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Unformatted text preview: Psychoanalysis theory and Defense Mechanisms According to Freud, the mind can be divided into three main parts: 1. The conscious mind includes everything that we are aware of. This is the aspect of our mental processing that we can think and talk about rationally. A part of this includes our memory, which is not always part of consciousness but can be retrieved easily at any time and brought into our awareness. Freud called this ordinary memory the preconscious. 2. The unconscious mind is a reservoir of feelings, thoughts, urges, and memories that outside of our conscious awareness. Most of the contents of the unconscious are unacceptable or unpleasant, such as feelings of pain, anxiety, or conflict. According to Freud, the unconscious continues to influence our behavior and experience, even though we are unaware of these underlying influences. According to Sigmund Freud's psychoanalytic theory of personality, personality is composed of three elements. These three elements of personality--known as the id, the ego and the superego--work together to create complex human behaviors. The Id The id is the only component of personality that is present from birth. This aspect of personality is entirely unconscious and includes of the instinctive and primitive behaviors. According to Freud, the id is the source of all psychic energy, making it the primary component of personality. The id is driven by the pleasure principle , which strives for immediate gratification of all desires, wants, and needs. If these needs are not satisfied immediately, the result is a state anxiety or tension. For example, an increase in hunger or thirst should produce an immediate attempt to eat or drink. The id is very important early in life, because it ensures that an infant's needs are met. If the infant is hungry or uncomfortable, he or she will cry until the demands of the id are met. However, immediately satisfying these needs is not always realistic or even possible. If we were ruled entirely by the pleasure principle, we might find ourselves grabbing things we want out of other people's hands to satisfy our own cravings. This sort of behavior would be both disruptive and socially unacceptable. According to Freud, the id tries to resolve the tension created by the pleasure principle through the process, which involves forming a mental image of the desired object as a way of satisfying the need. The Ego The ego is the component of personality that is responsible for dealing with reality. According to Freud, the ego develops from the id and ensures that the impulses of the id can be expressed in a manner acceptable in the real world. The ego functions in both the conscious , preconscious , and unconscious mind....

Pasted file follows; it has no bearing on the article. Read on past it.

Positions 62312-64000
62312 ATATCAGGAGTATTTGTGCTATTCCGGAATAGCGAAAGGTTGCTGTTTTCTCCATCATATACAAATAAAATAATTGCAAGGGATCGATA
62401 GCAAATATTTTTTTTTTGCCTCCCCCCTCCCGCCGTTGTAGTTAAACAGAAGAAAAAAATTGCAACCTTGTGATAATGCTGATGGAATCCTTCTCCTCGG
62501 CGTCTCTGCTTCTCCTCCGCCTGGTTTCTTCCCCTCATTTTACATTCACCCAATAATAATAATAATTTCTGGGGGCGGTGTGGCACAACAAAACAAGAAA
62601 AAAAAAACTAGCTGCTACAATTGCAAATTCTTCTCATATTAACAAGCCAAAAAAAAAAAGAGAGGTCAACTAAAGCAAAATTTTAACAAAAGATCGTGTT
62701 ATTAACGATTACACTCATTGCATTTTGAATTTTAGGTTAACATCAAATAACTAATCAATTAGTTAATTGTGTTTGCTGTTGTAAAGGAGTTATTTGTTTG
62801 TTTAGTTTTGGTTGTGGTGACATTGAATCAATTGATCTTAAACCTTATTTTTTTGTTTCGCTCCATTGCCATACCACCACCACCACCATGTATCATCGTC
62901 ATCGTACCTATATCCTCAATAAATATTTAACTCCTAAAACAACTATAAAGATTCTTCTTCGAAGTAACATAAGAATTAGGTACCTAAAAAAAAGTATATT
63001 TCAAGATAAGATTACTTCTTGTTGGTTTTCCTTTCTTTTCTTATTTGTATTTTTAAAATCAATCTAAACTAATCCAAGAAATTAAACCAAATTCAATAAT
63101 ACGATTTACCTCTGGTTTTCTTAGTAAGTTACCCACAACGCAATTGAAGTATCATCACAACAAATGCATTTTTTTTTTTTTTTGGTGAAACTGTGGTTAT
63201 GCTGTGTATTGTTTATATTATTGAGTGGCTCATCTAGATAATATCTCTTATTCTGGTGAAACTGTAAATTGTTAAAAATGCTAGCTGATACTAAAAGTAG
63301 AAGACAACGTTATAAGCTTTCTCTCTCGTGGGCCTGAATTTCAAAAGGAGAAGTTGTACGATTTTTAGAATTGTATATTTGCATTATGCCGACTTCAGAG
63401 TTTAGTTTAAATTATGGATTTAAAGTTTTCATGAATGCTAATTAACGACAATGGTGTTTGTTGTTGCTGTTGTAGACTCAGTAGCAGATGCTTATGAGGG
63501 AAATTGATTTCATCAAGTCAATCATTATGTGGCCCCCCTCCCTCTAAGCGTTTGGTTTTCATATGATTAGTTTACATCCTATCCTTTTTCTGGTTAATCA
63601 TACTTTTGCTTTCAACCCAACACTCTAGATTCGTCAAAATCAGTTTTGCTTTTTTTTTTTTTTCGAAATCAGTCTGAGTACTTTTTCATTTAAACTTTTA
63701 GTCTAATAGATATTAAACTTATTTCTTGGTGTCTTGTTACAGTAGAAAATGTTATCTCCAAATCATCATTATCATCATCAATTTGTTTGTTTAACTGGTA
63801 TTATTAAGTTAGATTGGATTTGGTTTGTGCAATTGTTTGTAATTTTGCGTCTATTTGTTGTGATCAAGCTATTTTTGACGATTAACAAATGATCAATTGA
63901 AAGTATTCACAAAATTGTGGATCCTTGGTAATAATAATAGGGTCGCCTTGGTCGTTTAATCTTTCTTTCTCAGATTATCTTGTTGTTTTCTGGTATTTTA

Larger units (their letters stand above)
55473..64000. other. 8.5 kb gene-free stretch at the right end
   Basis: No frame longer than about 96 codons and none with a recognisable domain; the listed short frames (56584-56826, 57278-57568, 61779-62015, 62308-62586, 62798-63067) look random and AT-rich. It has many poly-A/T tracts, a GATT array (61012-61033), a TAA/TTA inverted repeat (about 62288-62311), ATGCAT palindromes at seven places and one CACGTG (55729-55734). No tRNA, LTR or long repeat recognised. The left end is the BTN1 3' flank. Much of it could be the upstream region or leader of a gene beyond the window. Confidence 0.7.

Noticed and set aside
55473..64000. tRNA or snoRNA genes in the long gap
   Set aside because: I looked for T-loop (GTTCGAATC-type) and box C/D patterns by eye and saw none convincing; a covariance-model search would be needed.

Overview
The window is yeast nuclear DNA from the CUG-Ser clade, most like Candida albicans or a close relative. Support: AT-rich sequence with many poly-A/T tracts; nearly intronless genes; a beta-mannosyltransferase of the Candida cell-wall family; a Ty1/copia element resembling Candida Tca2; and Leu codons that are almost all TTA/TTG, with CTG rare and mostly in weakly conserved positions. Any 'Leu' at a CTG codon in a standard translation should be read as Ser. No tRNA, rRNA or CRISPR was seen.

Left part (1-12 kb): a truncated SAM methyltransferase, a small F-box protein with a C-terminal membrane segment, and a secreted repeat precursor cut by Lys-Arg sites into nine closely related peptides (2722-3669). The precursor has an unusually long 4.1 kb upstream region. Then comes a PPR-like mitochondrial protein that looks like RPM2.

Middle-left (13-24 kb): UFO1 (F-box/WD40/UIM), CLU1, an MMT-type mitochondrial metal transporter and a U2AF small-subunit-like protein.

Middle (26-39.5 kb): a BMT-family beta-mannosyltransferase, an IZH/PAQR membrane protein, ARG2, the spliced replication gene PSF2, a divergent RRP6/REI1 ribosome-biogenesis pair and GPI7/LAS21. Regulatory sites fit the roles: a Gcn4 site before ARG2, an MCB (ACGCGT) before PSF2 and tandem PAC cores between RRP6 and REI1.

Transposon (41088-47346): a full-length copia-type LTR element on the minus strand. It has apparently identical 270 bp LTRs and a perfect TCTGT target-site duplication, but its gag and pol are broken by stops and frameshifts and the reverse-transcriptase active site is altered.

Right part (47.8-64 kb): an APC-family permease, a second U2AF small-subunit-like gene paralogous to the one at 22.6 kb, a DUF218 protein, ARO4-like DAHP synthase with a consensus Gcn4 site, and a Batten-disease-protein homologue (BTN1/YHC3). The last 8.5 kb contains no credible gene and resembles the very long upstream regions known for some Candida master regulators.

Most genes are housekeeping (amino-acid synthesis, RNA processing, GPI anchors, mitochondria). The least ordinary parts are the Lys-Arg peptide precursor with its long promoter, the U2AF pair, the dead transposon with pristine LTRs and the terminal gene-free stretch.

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- Spring '11
- Abnormal Psychology, Social anxiety disorder